A senior UK government minister has warned the EU after the president of the European Commission threatened to block vaccine exports, saying “the world is watching”.
Defence Minister Ben Wallace said it would be “counterproductive” to block AstraZeneca”s exports, the day after Ursula von der Leyen said a ban was possible. The EU accuses the company of failing to meet agreed delivery targets.
The EU and the UK have been sparring for weeks over vaccine exports, as inoculations continue apace in Britain while the continent faces an ongoing shortage and struggles to speed up its programme.
On Saturday the UK said it had vaccinated half the adult population, while EU countries imposed or considered new lockdown measures to curb rising COVID-19 cases.
“The European Union will know that the rest of the world is looking at the Commission about how it conducts itself on this,” Wallace told Sky News. “If contracts get broken… that is a very damaging thing to happen for a trading bloc that prides itself on the of law.”
Emphasising the collaborative nature of vaccine production which involves several countries around the world, the minister warned that blocking exports would badly damage the EU’s reputation.
“Trying to somehow divide or put up walls would only hurt the citizens of the EU and the UK,” the minister later said in another interview.
EU ‘practises vaccine internationalism’
European Commissioner Mairead McGuinness responded by saying allegations of “vaccine nationalism” levied at the EU by the UK government were unfair.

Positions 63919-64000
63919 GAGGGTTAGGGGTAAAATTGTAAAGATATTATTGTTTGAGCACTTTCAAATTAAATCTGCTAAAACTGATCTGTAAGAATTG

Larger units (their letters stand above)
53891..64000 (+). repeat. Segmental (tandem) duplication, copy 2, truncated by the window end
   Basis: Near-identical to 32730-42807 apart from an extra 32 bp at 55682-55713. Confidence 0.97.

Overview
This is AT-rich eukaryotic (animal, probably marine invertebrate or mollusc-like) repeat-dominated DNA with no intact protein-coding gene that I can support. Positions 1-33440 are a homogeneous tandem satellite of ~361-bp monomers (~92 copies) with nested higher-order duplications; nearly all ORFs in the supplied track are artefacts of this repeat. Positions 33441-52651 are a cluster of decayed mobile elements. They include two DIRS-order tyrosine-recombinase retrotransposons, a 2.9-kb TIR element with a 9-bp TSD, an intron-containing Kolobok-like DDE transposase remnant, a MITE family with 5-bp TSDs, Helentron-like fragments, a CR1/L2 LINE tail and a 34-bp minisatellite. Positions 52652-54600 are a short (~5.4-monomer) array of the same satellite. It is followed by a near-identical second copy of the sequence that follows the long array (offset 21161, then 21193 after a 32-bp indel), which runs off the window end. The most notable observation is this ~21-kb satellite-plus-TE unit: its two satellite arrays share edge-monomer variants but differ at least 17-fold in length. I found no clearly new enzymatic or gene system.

“We could be accused of vaccine internationalism, because we have exported to 31 countries, including the United Kingdom,” she told the BBC, adding that all options were on the table but no decision had been taken.
As coronavirus infections soar in Europe, on Saturday the Commission president again stepped up the pressure on pharmaceutical companies over vaccine supplies.
Von der Leyen said AstraZeneca in particular could face export bans to countries outside the EU if it didn’t quickly meet its agreed targets “before you start to deliver to other countries”. She said its contract with the EU provided for the delivery of doses produced both on EU territory and in the UK.
“However, we have not received anything from the British, while we are providing them,” von der Leyen added, asking “why we export millions of doses of vaccines to countries which produce vaccines themselves and they do not send them back to us.”
AstraZeneca is due to deliver 70 million doses of its anti-COVID vaccine in the second quarter, far fewer than the 180 million promised in the contract signed with the EU. In the first quarter, the EU is expected to have received a total of some 30 million doses, compared to 90 million planned by the Swedish-British pharmaceutical group.